Kévin Perrot ; Thi Ha Duong Phan ; Trung Van Pham - On the set of Fixed Points of the Parallel Symmetric Sand Pile Model

dmtcs:2974 - Discrete Mathematics & Theoretical Computer Science, January 1, 2011, DMTCS Proceedings vol. AP, Automata 2011 - 17th International Workshop on Cellular Automata and Discrete Complex Systems - https://doi.org/10.46298/dmtcs.2974
On the set of Fixed Points of the Parallel Symmetric Sand Pile Model

Authors: Kévin Perrot ; Thi Ha Duong Phan ; Trung Van Pham

    Sand Pile Models are discrete dynamical systems emphasizing the phenomenon of $\textit{Self-Organized Criticality}$. From a configuration composed of a finite number of stacked grains, we apply on every possible positions (in parallel) two grain moving transition rules. The transition rules permit one grain to fall to its right or left (symmetric) neighboring column if the difference of height between those columns is larger than 2. The model is nondeterministic and grains always fall downward. We propose a study of the set of fixed points reachable in the Parallel Symmetric Sand Pile Model (PSSPM). Using a comparison with the Symmetric Sand Pile Model (SSPM) on which rules are applied once at each iteration, we get a continuity property. This property states that within PSSPM we can't reach every fixed points of SSPM, but a continuous subset according to the lexicographic order. Moreover we define a successor relation to browse exhaustively the sets of fixed points of those models.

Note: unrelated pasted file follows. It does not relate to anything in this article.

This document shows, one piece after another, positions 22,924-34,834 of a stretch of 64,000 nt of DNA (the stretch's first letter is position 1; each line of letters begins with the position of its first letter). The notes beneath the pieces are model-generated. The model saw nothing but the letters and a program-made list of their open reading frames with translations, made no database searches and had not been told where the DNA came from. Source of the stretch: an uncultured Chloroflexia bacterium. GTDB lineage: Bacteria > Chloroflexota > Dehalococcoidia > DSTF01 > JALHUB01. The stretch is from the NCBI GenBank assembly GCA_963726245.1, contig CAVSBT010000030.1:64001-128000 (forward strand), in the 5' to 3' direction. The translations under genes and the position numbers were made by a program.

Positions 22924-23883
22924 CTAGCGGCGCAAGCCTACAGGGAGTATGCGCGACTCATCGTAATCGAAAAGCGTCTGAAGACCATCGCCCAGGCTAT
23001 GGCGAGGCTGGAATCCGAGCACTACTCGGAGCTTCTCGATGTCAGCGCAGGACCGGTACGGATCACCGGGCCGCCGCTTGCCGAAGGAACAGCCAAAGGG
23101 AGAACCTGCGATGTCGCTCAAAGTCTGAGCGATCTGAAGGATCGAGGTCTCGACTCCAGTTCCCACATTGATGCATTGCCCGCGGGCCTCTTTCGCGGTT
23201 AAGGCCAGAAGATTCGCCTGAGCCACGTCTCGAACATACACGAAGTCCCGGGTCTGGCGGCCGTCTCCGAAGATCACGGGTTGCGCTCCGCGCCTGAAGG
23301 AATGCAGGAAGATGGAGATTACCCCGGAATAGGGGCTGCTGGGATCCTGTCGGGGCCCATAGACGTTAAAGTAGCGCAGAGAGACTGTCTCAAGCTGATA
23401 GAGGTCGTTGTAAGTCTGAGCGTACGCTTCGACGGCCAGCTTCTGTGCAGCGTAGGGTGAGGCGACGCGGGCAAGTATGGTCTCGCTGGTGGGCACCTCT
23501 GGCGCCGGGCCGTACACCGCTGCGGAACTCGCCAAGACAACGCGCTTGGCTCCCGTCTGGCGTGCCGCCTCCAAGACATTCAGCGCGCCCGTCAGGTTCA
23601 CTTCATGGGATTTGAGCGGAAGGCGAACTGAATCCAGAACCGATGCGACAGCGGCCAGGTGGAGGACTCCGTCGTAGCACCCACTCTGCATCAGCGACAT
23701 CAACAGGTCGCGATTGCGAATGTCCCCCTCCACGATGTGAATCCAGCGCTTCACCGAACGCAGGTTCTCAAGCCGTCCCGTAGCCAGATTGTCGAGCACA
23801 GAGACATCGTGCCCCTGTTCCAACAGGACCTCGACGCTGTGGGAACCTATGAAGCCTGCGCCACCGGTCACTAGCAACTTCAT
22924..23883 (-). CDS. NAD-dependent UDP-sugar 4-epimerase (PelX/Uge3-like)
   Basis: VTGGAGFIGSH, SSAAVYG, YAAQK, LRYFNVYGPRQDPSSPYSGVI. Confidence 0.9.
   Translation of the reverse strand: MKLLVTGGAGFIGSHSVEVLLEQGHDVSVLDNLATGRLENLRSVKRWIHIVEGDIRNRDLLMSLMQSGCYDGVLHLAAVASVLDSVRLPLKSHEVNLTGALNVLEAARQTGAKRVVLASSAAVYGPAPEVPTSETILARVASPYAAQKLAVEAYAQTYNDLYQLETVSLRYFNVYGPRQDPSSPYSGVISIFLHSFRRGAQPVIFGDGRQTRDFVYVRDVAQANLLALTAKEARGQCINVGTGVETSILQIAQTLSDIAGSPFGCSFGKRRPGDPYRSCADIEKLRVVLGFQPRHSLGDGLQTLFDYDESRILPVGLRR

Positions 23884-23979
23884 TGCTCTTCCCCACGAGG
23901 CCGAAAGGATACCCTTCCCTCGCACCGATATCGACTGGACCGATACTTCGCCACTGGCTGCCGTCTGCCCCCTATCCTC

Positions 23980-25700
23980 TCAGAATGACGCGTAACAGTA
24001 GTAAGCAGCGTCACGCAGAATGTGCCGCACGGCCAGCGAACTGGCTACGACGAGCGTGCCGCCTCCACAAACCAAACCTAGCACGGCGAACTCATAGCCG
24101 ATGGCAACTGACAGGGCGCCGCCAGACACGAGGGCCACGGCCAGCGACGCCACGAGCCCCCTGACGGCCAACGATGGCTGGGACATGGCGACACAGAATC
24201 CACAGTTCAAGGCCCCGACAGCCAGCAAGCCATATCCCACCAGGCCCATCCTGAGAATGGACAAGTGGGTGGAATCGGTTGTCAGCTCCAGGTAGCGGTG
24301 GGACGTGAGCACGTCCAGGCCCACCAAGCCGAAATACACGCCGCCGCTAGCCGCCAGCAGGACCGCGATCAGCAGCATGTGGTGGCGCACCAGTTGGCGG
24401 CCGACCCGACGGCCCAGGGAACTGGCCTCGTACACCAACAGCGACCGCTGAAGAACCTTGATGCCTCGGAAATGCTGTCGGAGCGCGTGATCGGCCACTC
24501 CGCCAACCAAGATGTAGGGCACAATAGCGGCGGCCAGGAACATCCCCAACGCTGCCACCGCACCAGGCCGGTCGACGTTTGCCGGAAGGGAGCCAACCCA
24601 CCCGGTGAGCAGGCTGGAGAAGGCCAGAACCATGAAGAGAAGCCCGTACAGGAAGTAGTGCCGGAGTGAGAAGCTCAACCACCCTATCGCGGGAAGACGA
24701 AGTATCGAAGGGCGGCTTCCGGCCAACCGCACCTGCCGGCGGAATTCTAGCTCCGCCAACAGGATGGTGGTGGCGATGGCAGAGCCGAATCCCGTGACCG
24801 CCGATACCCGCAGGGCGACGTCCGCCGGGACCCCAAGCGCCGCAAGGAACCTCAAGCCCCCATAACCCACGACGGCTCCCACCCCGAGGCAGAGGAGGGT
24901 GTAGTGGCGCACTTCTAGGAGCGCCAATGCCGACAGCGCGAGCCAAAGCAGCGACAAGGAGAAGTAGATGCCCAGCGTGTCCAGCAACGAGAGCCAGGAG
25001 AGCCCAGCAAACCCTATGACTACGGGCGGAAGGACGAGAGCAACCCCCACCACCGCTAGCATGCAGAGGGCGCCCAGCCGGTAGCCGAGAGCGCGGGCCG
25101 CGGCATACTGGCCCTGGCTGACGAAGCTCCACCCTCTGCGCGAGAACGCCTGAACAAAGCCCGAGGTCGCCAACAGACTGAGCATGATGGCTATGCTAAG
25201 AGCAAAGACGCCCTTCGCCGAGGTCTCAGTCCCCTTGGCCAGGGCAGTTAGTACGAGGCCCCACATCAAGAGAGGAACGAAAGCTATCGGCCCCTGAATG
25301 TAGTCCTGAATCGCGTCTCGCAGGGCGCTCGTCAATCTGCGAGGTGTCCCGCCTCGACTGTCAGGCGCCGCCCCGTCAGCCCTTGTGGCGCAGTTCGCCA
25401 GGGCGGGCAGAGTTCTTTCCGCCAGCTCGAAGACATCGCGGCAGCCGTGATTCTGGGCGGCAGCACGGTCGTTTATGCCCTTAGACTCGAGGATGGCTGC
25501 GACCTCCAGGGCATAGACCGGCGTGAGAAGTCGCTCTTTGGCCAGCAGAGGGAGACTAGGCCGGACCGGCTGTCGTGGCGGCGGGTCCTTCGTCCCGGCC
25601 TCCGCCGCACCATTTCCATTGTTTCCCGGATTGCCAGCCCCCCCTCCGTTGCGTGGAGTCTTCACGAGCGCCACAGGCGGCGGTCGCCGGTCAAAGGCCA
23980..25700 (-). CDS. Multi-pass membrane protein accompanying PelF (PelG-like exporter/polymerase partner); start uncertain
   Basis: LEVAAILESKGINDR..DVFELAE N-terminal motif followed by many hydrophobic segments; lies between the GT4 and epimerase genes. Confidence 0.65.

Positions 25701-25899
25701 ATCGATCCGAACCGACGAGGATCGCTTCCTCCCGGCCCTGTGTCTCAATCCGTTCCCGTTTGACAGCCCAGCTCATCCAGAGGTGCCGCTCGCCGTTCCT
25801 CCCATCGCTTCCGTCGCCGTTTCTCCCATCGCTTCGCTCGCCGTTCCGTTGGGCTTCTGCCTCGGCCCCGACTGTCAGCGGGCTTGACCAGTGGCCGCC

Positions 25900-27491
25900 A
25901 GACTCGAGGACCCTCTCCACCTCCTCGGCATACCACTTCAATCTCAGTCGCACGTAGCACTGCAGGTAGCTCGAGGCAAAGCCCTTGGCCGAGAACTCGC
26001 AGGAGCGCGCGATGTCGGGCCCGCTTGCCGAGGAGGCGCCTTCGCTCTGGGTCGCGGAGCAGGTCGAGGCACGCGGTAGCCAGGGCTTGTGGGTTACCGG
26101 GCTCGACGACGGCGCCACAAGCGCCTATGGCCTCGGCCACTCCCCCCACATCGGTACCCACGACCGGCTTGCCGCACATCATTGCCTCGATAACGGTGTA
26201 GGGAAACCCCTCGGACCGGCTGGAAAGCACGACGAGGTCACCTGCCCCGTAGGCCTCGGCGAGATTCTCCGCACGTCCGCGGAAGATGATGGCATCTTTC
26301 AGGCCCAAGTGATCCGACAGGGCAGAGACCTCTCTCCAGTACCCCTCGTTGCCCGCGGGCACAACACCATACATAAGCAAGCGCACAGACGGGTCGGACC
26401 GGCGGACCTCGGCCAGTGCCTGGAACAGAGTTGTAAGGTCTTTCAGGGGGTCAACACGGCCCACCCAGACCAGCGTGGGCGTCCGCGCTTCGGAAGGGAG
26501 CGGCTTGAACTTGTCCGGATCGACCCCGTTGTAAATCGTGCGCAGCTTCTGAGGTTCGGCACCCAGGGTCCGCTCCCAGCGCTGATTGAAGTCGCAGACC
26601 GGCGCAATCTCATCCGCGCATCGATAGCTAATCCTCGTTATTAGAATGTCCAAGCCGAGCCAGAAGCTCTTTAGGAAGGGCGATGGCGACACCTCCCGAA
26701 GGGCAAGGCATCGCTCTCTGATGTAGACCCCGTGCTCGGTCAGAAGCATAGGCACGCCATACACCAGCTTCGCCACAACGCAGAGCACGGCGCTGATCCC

Volume: DMTCS Proceedings vol. AP, Automata 2011 - 17th International Workshop on Cellular Automata and Discrete Complex Systems
    Section: Proceedings
    Published on: January 1, 2011
    Imported on: January 31, 2017
    Keywords: Discrete Dynamical System,Sand Pile Model,Fixed point,[INFO.INFO-DM] Computer Science [cs]/Discrete Mathematics [cs.DM],[MATH.MATH-DS] Mathematics [math]/Dynamical Systems [math.DS],[NLIN.NLIN-CG] Nonlinear Sciences [physics]/Cellular Automata and Lattice Gases [nlin.CG],[MATH.MATH-CO] Mathematics [math]/Combinatorics [math.CO]

    4 Documents citing this article

    Share

    Consultation statistics

    This page has been seen 179 times.
    This article's PDF has been downloaded 295 times.